Monday, October 2, 2017

On La Tuna Fire and the End of the World as It Was

dragon eye of the sun
looks at the scorched earth -

Do charcoal hills scorched by wildfire make you think of the end of the world? Of return and rebirth, dust to dust, light into light? The sun is surreal, reduced by smoke to one, red eye... I lived through two wild wildfires in my Sunland neighborhood, the Station Fire of 2009 that burned down most of Los Angeles National Forest and surrounded us in our little city on all sides, and the La Tuna Fire of 2017 that burned the Verdugo Hills and the peaks and canyons on both sides of the 210 freeway. Only four houses were destroyed this time ("only" - tell it to the four families that lost everything!) and no lives were taken. But still... the black bare slopes remain.

charcoal on the left
charcoal on the right -
210 after fire

It could have been much worse, if not for bravery and endless work of over 1,000 firemen from the entire Southern California region. When I went swimming on Monday, I ran into firemen from Santa Barbara, Santa Maria, Montecito, Lompoc...They came to the pool to have a shower. Maybe they were called late to tame down the ever growing monster, spreading in four directions at once, maybe they did not see much action, still they were there to protect us.



flames dance and scorch
firemen dance with water among them
our hearts dance to thank them

Their bravery and dedication is beyond doubt - but, in fact, expected. They are all owed our unbounded gratitude, fire after fire, year after year. They risk their lives to protect ours.

 What was the greatest surprise for me in the La Tuna Fire was the bravery of about ten ordinary citizens who instead of sheltering in their homes, opted to save the cultural gem of the foothills, the McGroarty Arts Center on the slopes adjoining to the area that first started burning and continued through Friday, Saturday and Sunday, with flareups on Monday. 

Willow Bosco and her mother Austina, McGroarty Board member, stayed at the Center overnight; Willow, a delicate young student, with remarkable strength handled the hose, soaking the Center's roof and walls, and all the nearby trees with water. Volunteer firefighter Bill Myers brought the extra long hoses and used them, working along with other volunteers, whom I met on Sunday afternoon, to soak burning trees on Saturday and ensure that all vegetation and ground were thoroughly wet to prevent further flareups on Sunday. The fire came down the hill and some trees in the park surrounding the Center burst into flames. We were perilously close to losing this cultural landmark, the home of the former poet laureate of California, John Steven McGroarty. The flareups were extinguished thanks to heroic efforts of Willow, Austina, Bill and many others whose names I did not get...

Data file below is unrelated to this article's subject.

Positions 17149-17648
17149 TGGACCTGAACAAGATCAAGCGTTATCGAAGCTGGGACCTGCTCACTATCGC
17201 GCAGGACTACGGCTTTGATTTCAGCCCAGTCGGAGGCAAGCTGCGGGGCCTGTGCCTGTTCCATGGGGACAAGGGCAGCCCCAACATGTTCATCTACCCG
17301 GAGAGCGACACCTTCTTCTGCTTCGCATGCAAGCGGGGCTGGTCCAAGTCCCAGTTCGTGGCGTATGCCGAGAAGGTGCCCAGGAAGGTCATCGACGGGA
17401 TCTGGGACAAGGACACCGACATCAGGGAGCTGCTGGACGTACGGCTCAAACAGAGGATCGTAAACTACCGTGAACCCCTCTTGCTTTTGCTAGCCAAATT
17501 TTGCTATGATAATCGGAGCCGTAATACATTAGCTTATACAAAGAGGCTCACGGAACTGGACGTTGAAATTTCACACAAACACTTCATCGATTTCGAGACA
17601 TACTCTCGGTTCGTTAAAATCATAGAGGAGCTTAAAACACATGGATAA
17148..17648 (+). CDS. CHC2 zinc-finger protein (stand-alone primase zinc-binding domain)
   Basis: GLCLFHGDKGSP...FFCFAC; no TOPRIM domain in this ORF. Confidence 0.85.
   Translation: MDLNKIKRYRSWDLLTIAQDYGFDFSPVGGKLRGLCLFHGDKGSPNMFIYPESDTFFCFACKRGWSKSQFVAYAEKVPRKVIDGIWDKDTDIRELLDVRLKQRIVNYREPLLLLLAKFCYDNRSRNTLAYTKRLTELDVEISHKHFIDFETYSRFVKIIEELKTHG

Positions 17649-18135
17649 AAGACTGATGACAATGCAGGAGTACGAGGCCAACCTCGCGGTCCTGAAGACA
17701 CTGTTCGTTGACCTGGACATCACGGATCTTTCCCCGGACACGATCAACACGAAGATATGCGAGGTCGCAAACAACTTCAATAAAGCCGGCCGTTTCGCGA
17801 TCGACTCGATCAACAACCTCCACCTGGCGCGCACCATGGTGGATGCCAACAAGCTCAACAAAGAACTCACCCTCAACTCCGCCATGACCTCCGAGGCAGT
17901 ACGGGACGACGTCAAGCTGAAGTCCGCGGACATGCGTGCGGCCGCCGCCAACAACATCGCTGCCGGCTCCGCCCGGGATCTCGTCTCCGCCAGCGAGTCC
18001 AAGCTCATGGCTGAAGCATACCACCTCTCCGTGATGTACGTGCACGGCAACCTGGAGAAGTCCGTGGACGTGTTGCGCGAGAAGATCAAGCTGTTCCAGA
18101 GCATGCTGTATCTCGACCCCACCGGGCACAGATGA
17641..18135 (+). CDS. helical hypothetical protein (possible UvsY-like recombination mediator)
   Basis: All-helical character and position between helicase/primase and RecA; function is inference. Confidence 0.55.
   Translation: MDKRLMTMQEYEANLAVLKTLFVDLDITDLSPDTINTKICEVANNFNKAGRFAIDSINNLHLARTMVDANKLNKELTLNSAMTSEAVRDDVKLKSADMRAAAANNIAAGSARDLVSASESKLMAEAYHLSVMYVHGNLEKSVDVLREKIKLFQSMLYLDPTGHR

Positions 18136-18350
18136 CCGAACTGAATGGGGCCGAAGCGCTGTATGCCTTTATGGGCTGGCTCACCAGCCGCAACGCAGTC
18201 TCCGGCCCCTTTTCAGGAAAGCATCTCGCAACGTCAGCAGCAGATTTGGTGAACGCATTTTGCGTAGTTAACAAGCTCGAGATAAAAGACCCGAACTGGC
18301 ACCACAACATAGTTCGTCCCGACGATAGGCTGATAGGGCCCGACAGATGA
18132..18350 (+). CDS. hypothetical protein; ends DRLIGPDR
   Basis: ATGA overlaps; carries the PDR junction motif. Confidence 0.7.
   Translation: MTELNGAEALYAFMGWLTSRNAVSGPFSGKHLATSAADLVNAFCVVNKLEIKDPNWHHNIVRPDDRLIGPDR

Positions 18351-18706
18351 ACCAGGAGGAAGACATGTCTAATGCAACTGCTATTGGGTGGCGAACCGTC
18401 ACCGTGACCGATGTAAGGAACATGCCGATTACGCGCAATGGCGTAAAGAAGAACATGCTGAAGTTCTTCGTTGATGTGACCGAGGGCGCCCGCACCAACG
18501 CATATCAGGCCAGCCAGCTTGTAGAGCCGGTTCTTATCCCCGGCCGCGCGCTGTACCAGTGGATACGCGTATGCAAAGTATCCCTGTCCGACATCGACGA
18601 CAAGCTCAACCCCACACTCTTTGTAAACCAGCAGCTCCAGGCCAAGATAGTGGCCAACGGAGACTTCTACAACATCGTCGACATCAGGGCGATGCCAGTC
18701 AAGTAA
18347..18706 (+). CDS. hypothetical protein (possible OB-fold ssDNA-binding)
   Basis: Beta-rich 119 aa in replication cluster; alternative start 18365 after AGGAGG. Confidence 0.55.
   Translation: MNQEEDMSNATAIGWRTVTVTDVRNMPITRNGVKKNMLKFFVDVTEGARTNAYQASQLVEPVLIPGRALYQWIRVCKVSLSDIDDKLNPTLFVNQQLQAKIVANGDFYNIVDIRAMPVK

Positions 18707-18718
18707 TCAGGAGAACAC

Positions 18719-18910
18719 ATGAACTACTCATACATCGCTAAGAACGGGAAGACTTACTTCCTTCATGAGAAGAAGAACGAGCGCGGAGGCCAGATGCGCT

Ray Yocum, ceramics teacher was a fireman for three days.

Willow Bosco took out fires with water

Ray Yocum and Willow Bosco rest after two long days of fire-fighting.

Bill Meyers and Michelle Ramage
he  says  he "only brought the hose"
she that "only came with food"

Austina and Willow Bosco
Austina says she did not do  it, just the neighbors
and her beautiful, brave daughter

they smile, relieved
after red-black days of fighting fires -
they saved the foothills' gem  

Thank you to the heroes and heroines of the McGroarty Arts Center! Willow and Austina Bosco, Ray Yocum, Michelle Ramage from the McGroarty Arts Center, and the MAC's neighbors: Bill Meyers, Kenny Webb, Ben Grupp, Will Meyers, Chris Hall, and Curtis Cunningham.

Where was I? In my pomegranate and rose garden, editing a book, looking at clouds of smoke, watching the helicopters flying above every minute, back and forth, with water for the fire, and packing my personal music and poetry archive. Lots of manuscripts, early prints, signed books, letters, the family photo archives of my parents. So many suitcase of paper.

red bird in the sky
brings blue water to red flames
for victory of blue 

Paper, not gold. My jewelry was stolen earlier, half of it, at least... along with my real camera, photo backup drive, family heirlooms, and more. For the whole week I was searching through, checking the losses, so the fire was not the threat that it seems to have been. Clothes and electronics can be replaced, but who will repaint an artwork that took Toti O'Brien 18 years to make? Square by square, drawn and embroidered, it came into being to adorn my wall...

Sweet Relief by Toti O'Brien and its author.

treasure on my wall
eighteen years in the making - 
sweet relief